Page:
By David Madden

CAMDEN, N.J. (CBS) — South Jersey is preparing as well as it can for whatever Mother Nature has in store, with a nor’easter on the way.

Salt is in short supply up and down the eastern seaboard.  Many municipalities are at critically low levels.  Blame the constant bombardment of storm after storm.

In Camden County, freeholder Ian Leonard says they have salt-sharing agreements with several towns in return for taking care of some county roads.

“When we need to activate that agreement, they get the salt.  Unfortunately, we can’t activate it because we’re critically low on salt,” he notes.

So, towns are pretty much on their own.   Priorities will go to major snow emergency roads.

But don’t be surprised if secondary and side roads don’t get salted immediately.  Leonard’s advice is that once the storm really gets going, stay inside until it’s over.

And be patient. It may take a while before those salt and plow trucks get to you.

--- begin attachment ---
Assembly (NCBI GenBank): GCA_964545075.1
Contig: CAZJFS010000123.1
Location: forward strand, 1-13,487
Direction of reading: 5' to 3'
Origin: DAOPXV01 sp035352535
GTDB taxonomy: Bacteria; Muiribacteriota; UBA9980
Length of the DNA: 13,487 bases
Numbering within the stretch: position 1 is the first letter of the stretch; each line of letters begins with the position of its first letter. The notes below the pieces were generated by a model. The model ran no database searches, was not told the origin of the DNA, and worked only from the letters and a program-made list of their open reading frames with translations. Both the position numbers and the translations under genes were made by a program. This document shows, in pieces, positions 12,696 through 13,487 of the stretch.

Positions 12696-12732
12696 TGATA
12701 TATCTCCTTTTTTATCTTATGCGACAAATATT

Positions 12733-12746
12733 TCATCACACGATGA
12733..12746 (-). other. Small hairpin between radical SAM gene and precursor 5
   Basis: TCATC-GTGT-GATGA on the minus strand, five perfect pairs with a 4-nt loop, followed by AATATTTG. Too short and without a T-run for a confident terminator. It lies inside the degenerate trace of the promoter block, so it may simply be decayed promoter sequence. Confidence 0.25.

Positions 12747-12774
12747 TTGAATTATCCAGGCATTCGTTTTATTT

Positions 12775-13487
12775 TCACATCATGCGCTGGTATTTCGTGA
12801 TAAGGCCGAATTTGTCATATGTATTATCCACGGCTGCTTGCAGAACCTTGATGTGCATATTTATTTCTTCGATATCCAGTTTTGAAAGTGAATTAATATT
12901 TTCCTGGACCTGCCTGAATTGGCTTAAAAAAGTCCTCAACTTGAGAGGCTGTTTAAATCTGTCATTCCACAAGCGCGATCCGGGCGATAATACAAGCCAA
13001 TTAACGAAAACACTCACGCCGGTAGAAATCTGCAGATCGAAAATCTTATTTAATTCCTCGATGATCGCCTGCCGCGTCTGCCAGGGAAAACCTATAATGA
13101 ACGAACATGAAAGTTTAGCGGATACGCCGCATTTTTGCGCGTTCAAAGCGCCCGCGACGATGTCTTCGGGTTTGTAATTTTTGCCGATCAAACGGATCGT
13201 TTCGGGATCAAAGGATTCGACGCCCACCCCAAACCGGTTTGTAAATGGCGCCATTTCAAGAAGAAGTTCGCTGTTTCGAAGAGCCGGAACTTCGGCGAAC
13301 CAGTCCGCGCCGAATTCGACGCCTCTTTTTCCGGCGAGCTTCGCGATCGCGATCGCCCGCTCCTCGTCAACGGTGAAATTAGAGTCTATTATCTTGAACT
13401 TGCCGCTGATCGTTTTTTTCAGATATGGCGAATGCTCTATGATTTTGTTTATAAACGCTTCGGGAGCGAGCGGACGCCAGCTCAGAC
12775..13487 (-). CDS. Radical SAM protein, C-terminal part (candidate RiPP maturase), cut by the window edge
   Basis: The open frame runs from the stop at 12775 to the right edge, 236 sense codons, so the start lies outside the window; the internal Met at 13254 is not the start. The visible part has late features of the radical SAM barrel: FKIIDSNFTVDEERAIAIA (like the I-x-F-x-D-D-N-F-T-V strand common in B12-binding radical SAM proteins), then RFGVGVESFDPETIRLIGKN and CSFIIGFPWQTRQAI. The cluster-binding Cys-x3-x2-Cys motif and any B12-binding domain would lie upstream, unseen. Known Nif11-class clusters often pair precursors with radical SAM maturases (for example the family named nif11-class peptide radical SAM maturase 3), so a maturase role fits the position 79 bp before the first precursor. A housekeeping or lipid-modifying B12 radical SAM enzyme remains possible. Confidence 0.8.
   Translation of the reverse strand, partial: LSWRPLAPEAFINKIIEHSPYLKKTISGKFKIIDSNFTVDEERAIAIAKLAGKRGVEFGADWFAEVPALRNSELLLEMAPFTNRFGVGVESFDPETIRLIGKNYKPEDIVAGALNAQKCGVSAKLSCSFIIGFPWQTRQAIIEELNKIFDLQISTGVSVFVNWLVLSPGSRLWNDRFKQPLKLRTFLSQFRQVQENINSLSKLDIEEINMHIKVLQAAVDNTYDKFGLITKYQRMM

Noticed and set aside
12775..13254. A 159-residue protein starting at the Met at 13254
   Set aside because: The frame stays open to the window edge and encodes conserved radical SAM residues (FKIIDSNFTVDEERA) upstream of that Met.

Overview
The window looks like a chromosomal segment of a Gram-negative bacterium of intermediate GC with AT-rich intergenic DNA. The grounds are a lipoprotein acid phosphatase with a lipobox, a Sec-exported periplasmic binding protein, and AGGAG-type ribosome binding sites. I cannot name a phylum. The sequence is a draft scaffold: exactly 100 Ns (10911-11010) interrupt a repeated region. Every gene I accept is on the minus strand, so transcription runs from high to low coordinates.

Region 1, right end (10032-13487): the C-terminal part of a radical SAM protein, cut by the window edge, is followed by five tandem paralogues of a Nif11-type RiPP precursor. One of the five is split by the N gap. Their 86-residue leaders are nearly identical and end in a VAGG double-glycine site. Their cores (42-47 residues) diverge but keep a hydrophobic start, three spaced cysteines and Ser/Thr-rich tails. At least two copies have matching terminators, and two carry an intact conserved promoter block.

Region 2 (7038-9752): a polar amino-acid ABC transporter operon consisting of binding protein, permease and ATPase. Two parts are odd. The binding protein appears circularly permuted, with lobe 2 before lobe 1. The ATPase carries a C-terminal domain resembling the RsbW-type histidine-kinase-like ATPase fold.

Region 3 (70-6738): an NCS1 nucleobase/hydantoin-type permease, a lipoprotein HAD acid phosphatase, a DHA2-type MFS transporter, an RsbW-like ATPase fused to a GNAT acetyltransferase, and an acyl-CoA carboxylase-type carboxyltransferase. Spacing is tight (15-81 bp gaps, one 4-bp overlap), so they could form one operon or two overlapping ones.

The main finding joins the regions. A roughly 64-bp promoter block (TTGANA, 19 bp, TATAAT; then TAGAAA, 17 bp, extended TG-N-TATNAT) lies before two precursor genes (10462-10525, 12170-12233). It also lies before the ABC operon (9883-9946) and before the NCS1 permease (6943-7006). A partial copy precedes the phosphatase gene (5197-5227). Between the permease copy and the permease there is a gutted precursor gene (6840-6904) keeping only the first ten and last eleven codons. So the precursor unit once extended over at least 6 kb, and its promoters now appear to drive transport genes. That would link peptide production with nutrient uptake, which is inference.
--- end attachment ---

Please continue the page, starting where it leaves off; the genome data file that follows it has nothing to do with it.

In Gloucester County, where most towns also get their salt from the county, freeholder Heather Simmons says they have 1,700 tons available — barely enough to deal with the county’s needs.

“We normally use about a thousand to 1,200 tons of salt per snow event,” she tells KYW Newsradio, “sometimes less than that.  But the last two storms we used 2,000 tons for each.”

She says that residents  can help street crews by staying at home during the height of the storm.  If you’re not on the street, those crews can do a far more effective job of clearing them.

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